The man lifting weights in street clothes peered at me as I grimly worked through another set (in case I haven't mentioned enough times, I really hate lifting weights. But upper body strength is important! Go do a pushup! Back? Okay. I'll go on...)
"Are you training for an event?" he asked. "Because I saw you running at the lake, and then once when I was in here you were on the elliptical for a LONG TIME."
In a small town, people know what you do with your time. I notice too, and what I've found to be true is that the happiest people are those who have a "Thing." This is something they love to do, but doesn't cross the line into obsession (see: Ex- Husband, also Guns). It's the thing that makes them jump up and down (powder snow, skiing) and brings them a level of contentment that I haven't found in people without Things. It doesn't have to be athletic, although I think it helps to move. Your Thing could be knitting. It doesn't matter. People are just more interesting when they have a sparkle.
"You look really good, you can tell when a person spends time in the outdoors," someone else said to me this week. I've found that to be true too. I envy the wrinkle-free faces of my more sedentary counterparts, but I wouldn't trade my days under a big sky for theirs.
That being said, it's fall here, and Type II fun is more frequent. * Soon my main Thing, long distance hiking, will go away for the season, and nothing really replaces it in my heart. So I've pushed the season a little, trudging through torrential rain, and, this week, ignoring an instinct. Let me explain.
I have to work, as I've bemoaned here in the past, so I feverishly worked as many hours as I could possibly arrange so that I could leave at one pm on Thursday and race back in time to check work email on Friday morning. My destination, Chimney Lake, a much-loved piece of water only five miles up the trail. There can't be that many people staying overnight on a Thursday, I reasoned, and was bolstered by the report some Crocs-wearing backpackers ("we're trendsetters! In ten years everyone is going to be backpacking in Crocs!") gave out: "Oh, there's one group at the lake."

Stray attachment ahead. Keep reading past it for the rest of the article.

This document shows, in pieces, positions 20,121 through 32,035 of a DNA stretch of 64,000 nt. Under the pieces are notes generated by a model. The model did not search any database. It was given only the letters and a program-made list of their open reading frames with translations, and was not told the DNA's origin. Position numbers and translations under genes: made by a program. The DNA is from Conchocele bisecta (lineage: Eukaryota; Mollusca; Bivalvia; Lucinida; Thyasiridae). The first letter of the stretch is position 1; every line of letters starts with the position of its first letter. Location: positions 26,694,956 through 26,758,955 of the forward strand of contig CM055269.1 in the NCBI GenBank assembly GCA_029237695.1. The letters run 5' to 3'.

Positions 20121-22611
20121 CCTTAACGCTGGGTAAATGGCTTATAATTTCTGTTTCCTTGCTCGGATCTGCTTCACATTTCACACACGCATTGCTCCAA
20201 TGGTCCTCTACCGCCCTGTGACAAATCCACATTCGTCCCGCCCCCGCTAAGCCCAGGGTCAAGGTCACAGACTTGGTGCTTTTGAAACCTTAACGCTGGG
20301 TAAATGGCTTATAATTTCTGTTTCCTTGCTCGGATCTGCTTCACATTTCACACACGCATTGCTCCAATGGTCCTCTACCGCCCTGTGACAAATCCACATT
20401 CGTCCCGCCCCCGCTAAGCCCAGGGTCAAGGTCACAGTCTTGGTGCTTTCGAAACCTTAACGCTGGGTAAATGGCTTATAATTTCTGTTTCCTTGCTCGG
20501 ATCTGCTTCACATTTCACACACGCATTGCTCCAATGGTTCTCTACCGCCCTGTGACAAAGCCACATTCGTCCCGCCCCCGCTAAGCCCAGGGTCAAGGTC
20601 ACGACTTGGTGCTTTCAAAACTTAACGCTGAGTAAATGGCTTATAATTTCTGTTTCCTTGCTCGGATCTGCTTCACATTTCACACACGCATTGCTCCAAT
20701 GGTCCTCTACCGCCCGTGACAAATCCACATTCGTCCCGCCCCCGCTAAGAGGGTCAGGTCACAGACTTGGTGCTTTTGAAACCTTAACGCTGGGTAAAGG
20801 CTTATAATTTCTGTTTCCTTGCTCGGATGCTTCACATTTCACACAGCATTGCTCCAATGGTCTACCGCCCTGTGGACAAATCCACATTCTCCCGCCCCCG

One group, no problem! SIX groups, big problem! I grumpily checked all the hidey-holes I knew of, only to find tents occupying all the good real estate. I don't know what's up with the Wallowas, but all of us locals have noticed way, way more people here this year. I gloomily contemplated squatting in one of the beat-out horse sites far below the lake, but that didn't sound appealing. Over the pass two miles away lay a sweet lake named Hobo, in the alpine, with very few trees to block the wind (foreshadowing here). I would go on, I thought, but felt uneasy. Something just didn't seem right about this decision.
However, Hobo was just as sweet and sparkly as ever, with nobody around. I even got in a (chilly) swim. I set up my wind-phobic (more foreshadowing) tent and prepared for a nice starry night.
Until the wind came. It howled down from the saddle at about forty miles an hour. My tent flapped in a way that was about to drive me insane, so I collapsed it and cowboy camped, but even then, the wind was unrelenting. I looked at my watch. I could lie here sleepless, or just hike. It was four in the morning. I would hike. In the dark. With a headlamp.
There's something about hiking by headlamp and slice of moon that is both disturbing and wonderful. You can imagine creatures lurking in the shadows waiting to pounce as you follow a circle of light. Once you do it, you realize how little there is to fear.
I arrived at the trailhead at just after seven. There was plenty of time to get back to work, to slog through another day of bureaucracy. These tiny adventures feed the dragon, for now. Pretty soon it won't be enough and changes will come. Until then, Gym Guy will see me training for the event called life.
What is your Thing? Do you have more than one?
*Type II fun: An adventure that contains elements of misery that might not seem as fun at the time.